University of Delaware
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Unleashing Invention

"Our education system isn't really set up to nurture invention — to be a little weird and wacky and play around with materials and processes — so I try to help my students go back to that space," notes art professor Abby Donovan of her work at UD's Delaware Design Institute. "My first priority is to get my students to feel comfortable and confident in their curiosity."

A talented inventor, Donovan has designed several toys, including a wand that creates interesting light patterns when waved around, in partnership with her husband, Tom Hughes, an electronics engineer. The UD art professor also stokes her creativity regularly as a member of the artist performance group "the 181," which was featured at the 2011 Stockholm Fringe Festival. And in July, her "Model T" debuted as the first in a series of artworks of the New York Times logo, commissioned (and blogged about) by New York Times Magazine.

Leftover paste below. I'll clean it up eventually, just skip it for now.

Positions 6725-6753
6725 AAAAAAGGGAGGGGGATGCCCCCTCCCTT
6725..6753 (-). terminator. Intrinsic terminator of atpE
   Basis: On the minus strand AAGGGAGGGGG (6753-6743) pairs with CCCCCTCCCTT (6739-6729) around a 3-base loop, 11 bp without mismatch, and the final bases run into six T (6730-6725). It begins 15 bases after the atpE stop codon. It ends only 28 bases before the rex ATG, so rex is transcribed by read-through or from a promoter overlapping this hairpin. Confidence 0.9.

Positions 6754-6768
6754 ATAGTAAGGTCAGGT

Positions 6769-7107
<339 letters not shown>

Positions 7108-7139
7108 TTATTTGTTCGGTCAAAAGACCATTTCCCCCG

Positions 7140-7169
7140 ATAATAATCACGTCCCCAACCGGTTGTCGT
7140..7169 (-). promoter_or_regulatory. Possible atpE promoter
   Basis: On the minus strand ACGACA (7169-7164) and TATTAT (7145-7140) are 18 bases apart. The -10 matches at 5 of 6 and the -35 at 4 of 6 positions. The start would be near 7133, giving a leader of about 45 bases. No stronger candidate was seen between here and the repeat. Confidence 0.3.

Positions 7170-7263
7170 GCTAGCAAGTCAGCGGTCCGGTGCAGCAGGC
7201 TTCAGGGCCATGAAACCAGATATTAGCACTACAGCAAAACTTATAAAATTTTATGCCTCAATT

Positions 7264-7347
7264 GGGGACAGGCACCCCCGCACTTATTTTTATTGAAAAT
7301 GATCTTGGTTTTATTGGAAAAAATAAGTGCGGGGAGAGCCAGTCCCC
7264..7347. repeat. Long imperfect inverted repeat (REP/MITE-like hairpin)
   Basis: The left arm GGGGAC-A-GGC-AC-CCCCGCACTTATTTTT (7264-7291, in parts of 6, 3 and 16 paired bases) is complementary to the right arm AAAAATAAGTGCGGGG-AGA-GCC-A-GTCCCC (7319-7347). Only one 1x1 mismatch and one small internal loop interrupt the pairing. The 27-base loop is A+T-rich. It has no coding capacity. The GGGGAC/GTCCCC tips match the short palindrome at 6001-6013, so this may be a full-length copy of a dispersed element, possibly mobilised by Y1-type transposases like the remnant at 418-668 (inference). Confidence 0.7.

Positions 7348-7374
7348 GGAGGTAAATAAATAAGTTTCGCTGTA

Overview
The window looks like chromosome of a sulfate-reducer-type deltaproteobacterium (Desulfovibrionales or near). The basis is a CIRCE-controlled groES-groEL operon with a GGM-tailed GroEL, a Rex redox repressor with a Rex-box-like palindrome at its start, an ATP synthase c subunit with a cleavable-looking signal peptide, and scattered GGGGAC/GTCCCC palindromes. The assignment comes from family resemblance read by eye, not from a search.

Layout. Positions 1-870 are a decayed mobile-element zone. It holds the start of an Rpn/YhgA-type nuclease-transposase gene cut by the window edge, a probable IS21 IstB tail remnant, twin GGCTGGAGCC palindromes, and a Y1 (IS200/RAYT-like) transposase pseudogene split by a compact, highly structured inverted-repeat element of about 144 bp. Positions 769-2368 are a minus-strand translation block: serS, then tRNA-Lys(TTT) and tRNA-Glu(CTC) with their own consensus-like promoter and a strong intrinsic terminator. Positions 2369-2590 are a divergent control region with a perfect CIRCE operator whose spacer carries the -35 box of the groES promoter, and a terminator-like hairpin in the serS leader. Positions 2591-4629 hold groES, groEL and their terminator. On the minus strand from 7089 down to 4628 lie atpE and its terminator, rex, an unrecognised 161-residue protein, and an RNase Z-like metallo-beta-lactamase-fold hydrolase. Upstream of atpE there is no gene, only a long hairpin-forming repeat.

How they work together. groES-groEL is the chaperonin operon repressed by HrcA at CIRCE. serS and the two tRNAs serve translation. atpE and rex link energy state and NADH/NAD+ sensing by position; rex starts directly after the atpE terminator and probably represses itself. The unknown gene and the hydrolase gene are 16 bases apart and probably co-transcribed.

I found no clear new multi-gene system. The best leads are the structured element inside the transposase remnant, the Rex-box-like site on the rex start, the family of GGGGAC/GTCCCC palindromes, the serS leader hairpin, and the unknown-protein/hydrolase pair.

Donovan notes that it's important to cultivate the individual senses of a group involved in a design task. "What will be of interest is their idiosyncracies," she says, "not figuring out how to all walk together."

Then she encourages her students to investigate their ideas through the material (physical) world.

"It's important to be unsettled in your assumptions," she says. "Don't try to force a material to do something, but see what it does naturally."

And don't be afraid of failure as you experiment. Embrace it, she notes.

Thomas Edison, one of the world's greatest inventors, refused to consider any of his work a "failure."

"Every wrong attempt discarded is a step forward," the uber-inventor once said. At his death in 1931, Edison had 1,093 patents — a record that remains unbroken today.